Effects of the Global Financial Crisis on Developing Countries and Emerging Markets - Policy responses to the crisis

Working and discussion papers
December 2008

Three pieces of information provide interesting insights into current policy issues related to the global financial crisis.

The first is a quote of Joseph Stiglitz’s, Whither Socialism, published in 1994 (1990 Wicksell lectures), warning of the problems facing American financial institutions:

• Inadequate capital requirements, which resulted in insufficiently capitalized institutions having an incentive to take excessive risk

• Inadequate incentives for banks not to engage in risk taking

• Inadequate monitoring by regulators

Were we prepared for the 2008 global financial crisis? No. Was the crisis avoidable if the rules had been right? Most likely, yes.

The second is the crude observation in October 2008 that developed countries responded to the global financial crisis safeguarding their own banking systems to the tune of $2-4 trillion, as if only national tax payers mattered with no respect for international linkages (and no common EU position on banking or fiscal issues). Will the future hold improved global and regional economic co-operation?

The final piece of news reminds us of how slow some developing countries are to react to the greatest global recession since the 1930, thinking that they might be unaffected. President Kgalema Motlanthe of South Africa moved only last week to mitigate the effects of the financial crisis when the government decided to set up a special task team to look at how best to cope with the knock-on effects of job losses. How will each developing country cope with and respond to the crisis?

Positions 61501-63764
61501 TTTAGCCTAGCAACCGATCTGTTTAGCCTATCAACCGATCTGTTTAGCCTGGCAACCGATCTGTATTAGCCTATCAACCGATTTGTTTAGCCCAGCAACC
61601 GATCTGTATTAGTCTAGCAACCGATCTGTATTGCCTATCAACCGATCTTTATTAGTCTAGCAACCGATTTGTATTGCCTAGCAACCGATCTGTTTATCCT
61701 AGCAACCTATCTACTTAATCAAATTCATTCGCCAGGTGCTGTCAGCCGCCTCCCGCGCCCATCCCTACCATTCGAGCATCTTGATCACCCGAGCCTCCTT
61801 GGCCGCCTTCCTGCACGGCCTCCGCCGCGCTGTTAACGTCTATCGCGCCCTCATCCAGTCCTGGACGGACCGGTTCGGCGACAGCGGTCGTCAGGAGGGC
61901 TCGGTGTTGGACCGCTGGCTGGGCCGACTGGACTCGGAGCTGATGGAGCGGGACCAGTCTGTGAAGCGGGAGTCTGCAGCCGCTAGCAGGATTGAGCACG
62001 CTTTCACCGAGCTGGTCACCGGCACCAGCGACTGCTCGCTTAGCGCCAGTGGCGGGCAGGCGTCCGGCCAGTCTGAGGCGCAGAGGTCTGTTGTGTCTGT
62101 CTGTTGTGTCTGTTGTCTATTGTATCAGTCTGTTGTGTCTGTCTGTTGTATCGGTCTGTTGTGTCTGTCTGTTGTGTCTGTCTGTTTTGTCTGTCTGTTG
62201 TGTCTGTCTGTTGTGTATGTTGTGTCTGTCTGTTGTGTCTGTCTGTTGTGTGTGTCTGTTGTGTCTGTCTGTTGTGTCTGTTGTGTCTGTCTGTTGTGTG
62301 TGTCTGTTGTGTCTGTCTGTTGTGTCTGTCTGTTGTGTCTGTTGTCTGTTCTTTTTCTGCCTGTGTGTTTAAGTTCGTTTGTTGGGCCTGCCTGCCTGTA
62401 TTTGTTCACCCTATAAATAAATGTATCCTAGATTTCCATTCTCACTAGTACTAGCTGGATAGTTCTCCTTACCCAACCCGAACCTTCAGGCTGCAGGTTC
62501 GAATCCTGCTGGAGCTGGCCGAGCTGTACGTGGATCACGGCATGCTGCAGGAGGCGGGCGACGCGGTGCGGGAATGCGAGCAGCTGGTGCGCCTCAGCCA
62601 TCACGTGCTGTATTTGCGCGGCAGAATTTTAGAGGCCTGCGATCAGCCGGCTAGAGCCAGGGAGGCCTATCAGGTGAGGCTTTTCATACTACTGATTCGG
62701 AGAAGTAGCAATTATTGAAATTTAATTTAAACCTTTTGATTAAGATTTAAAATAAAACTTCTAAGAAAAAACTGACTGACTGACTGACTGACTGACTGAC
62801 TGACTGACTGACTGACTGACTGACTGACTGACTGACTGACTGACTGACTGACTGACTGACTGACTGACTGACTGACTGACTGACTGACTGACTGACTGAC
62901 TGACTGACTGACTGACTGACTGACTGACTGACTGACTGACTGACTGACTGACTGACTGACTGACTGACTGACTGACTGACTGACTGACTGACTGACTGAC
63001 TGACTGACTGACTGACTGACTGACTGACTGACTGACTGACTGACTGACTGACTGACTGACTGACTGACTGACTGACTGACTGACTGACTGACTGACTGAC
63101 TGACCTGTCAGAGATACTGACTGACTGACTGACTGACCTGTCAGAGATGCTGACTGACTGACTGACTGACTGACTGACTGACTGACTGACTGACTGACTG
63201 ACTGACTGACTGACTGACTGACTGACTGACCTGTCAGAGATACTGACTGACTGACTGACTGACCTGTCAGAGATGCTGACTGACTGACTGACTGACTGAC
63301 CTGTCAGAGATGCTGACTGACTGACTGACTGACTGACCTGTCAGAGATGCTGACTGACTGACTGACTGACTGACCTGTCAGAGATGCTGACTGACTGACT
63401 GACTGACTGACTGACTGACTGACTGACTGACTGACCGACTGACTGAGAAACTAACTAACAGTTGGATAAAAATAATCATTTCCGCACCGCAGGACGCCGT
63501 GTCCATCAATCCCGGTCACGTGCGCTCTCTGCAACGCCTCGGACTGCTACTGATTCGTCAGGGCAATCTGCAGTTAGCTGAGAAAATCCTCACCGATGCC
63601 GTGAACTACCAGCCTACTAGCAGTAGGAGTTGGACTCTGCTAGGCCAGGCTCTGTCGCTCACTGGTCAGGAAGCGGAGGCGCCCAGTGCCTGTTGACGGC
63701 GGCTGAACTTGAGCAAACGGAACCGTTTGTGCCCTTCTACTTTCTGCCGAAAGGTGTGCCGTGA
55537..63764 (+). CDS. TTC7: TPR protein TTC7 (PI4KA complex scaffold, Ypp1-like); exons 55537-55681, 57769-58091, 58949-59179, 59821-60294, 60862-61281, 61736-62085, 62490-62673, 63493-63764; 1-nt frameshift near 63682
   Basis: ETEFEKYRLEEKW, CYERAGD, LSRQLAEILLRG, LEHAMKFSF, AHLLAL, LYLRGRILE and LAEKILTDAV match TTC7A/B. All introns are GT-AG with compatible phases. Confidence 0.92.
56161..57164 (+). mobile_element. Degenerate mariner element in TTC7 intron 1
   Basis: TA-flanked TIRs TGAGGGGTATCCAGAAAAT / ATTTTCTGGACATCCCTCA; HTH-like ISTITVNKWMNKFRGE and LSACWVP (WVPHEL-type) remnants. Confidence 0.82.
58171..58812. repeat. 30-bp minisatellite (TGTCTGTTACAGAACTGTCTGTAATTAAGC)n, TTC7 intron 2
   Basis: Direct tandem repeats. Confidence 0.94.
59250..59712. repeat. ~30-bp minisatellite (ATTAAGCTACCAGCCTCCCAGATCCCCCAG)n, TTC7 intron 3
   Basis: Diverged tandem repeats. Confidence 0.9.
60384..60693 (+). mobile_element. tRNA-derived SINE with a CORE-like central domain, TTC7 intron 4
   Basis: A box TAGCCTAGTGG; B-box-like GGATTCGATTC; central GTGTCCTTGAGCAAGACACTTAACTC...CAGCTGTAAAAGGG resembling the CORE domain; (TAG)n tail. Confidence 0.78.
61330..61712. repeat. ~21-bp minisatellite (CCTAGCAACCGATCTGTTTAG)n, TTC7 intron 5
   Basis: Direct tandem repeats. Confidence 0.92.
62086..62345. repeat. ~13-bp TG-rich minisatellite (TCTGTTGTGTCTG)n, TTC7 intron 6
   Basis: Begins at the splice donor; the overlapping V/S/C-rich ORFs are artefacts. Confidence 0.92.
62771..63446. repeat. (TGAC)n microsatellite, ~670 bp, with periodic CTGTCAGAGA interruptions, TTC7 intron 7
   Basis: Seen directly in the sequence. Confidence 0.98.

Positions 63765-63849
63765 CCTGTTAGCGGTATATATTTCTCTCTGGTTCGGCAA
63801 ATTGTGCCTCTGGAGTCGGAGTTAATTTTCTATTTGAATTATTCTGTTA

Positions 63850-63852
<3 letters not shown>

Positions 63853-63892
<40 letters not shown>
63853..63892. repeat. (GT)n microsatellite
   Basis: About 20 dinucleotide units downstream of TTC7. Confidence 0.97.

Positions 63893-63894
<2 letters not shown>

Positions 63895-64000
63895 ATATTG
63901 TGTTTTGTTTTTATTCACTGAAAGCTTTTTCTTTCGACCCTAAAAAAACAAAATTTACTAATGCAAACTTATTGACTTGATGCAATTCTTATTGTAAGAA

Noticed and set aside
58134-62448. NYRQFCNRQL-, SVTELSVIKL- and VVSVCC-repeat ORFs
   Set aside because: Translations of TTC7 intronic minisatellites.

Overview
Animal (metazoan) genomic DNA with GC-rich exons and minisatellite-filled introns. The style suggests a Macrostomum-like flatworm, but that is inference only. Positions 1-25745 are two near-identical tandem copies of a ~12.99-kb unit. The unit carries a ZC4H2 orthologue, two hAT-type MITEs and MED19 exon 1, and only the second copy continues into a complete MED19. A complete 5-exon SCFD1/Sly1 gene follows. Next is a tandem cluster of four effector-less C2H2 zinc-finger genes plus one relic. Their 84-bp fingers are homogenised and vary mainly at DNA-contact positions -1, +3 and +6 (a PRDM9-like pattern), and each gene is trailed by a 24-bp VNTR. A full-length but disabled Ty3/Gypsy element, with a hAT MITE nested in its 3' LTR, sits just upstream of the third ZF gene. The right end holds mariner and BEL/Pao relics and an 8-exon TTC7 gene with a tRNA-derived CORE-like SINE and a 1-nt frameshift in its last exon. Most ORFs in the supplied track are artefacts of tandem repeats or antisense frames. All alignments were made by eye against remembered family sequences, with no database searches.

This note addresses these policy issues and suggests that:

• While some evidence is beginning to become available, individual developing countries need urgent access to updated research on country-specific economic, social and political consequences of the financial crisis.

• Each developing country needs to set up a crisis task force to consider the best possible policy responses.

• Global financial rules need to allow for new rules to reduce pro-cyclicality in international capital flows, to increase transparency, and to ensure a greater voice for developing countries.

• Developed countries should not amplify the financial mess they pass on to developing countries, and improve their disbursements on aid and development finance as the case for aid is stronger now than previously.

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